4.    Draft Art. 28(8) CTMR provided for class-heading CTMs filed before the June 2012 to be extended beyond the literal meaning of the heading of that class, by addition of terms from the relevant Nice alphabetical class list, based on a presumed filing intention to cover those extended goods – the top-up provisions!
5.    My view was, and remains, that such broadening would be impermissible, intended or not, and that the Art. 28(8) CTMR provisions would be ultra vires
6.    A big legal concept for a patent attorney, I know, and sadly I am still unable to identify the legal absolute zero of impermissible IP broadening. Curiously though, Art. 40(5) of the Commission’s proposed new Directive says that Nice class heading wordings shall be interpreted according to their literal meaning and not be interpreted outside that, and now seems to carry the addition of “... irrespective of when the trade mark was applied for or registered”
The debate I called for in October 2013 does seem to have taken place in governmental circles, as evidenced earlier in the year by the proposal to add, as Art. 28(8)(a), wording intended to protect third parties infringing as a result of registered scope extended under Art. 28(8), which at least pointed to practical difficulties. There have too been continuing rumours that Art. 28(8) may not survive into the enacted Regulation, dare I possibly think as ultra vires?

My thoughts here were triggered by the publication on 4 July 2014 of a Presidential compromise proposal for discussion by the “Working Party on Intellectual Property (Trademarks)” on 14 July. I don’t know what happened then, nor who makes up this committee, but they are obviously important if the President talks compromise with them. In this compromise Art 28(8) is simply referred to as “Deleted” with a footnote reading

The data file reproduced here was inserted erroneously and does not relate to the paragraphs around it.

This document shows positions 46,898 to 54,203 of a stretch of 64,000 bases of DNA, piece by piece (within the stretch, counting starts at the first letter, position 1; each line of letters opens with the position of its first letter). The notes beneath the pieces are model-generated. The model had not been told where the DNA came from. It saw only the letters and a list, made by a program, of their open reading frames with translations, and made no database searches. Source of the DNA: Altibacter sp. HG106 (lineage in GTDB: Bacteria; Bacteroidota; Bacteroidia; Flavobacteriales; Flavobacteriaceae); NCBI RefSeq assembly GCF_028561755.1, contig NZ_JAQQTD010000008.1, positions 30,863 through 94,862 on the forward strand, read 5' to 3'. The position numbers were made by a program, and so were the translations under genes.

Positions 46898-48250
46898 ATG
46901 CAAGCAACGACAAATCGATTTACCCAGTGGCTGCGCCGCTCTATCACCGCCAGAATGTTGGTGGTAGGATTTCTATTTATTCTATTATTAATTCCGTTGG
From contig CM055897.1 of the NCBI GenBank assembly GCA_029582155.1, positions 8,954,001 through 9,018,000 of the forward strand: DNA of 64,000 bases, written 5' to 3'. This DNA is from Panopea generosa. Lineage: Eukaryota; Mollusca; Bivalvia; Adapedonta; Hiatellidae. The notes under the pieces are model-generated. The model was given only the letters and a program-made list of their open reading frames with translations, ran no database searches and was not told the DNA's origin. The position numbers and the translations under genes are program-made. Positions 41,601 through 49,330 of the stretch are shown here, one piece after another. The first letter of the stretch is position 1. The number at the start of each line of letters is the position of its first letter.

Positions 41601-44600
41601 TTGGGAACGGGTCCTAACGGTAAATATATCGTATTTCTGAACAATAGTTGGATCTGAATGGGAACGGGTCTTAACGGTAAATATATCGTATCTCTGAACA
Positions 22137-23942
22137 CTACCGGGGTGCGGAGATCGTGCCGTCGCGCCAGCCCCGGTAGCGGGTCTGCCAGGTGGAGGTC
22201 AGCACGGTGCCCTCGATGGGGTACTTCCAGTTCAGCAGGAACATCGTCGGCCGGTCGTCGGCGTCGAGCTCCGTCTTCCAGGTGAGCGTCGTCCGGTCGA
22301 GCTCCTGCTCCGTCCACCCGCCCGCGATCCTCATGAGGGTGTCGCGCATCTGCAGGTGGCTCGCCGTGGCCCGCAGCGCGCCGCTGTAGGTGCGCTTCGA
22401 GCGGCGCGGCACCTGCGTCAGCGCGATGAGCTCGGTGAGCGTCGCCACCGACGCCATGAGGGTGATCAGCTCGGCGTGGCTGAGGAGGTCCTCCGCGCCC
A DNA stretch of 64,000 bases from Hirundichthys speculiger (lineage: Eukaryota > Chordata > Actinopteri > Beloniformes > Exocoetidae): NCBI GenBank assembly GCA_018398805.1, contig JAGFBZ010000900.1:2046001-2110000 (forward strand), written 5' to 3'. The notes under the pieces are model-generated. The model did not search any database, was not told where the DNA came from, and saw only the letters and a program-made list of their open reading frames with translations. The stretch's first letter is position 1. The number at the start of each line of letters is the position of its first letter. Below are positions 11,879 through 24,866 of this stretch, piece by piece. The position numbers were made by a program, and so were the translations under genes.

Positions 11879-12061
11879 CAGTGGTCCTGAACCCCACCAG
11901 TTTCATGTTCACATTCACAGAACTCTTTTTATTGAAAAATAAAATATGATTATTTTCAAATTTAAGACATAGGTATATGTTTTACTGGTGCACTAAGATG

“HU: would have preferred Option 2 of the previous version of the Presidency compromise proposal (6570/14), i.e. keeping this paragraph plus paragraph (8a) in the text of Article 28”
Has then Art 28(8) and its top-up provisions been disposed of? Maybe (or maybe not) the governmental negotiations are still under way, sadly mostly behind the scenes, but if the proposed top-up provisions are gone I shall feel a mild celebration to be in order, for the removal of one more of the official difficulties created by and around the IP TRANSLATOR judgment.
Thanks, Richard, for this news and analysis. We do appreciate it!


Freddie Noble said...

I am new to this topic, and not a TM expert, so perhaps I am about to ask a silly question. Nevertheless...

What is so difficult about specifying "all goods in class XX" if that is what you mean?

Why did anyone (before 2012) risk saying something which *might* mean that when they could so easily have said something which unambiguously did?

Why would OHIM (or any TM Office) encourage such a practice? Did they actually refuse to allow the "all goods in class XX" wording? Why?

I appreciate that none of these questions really go anywhere towards clearing up the mess that the system now appears to be in, but I am curious as to how it was allowed to become in such a mess in the first place.

Ashley Roughton said...

I must say (in addition to thank you to Richard Ashmead - though I am envious of his semi-retirement) that for those involved in the criminal aspects of IP, this has the potential of clearing up many difficulties in the magistrates' court and Crown Court. What "sufficiently clear and precise" means, however is a little like what I once described as (and Jeremy allowed me to describe as) the tired plodding horse of overall assessment.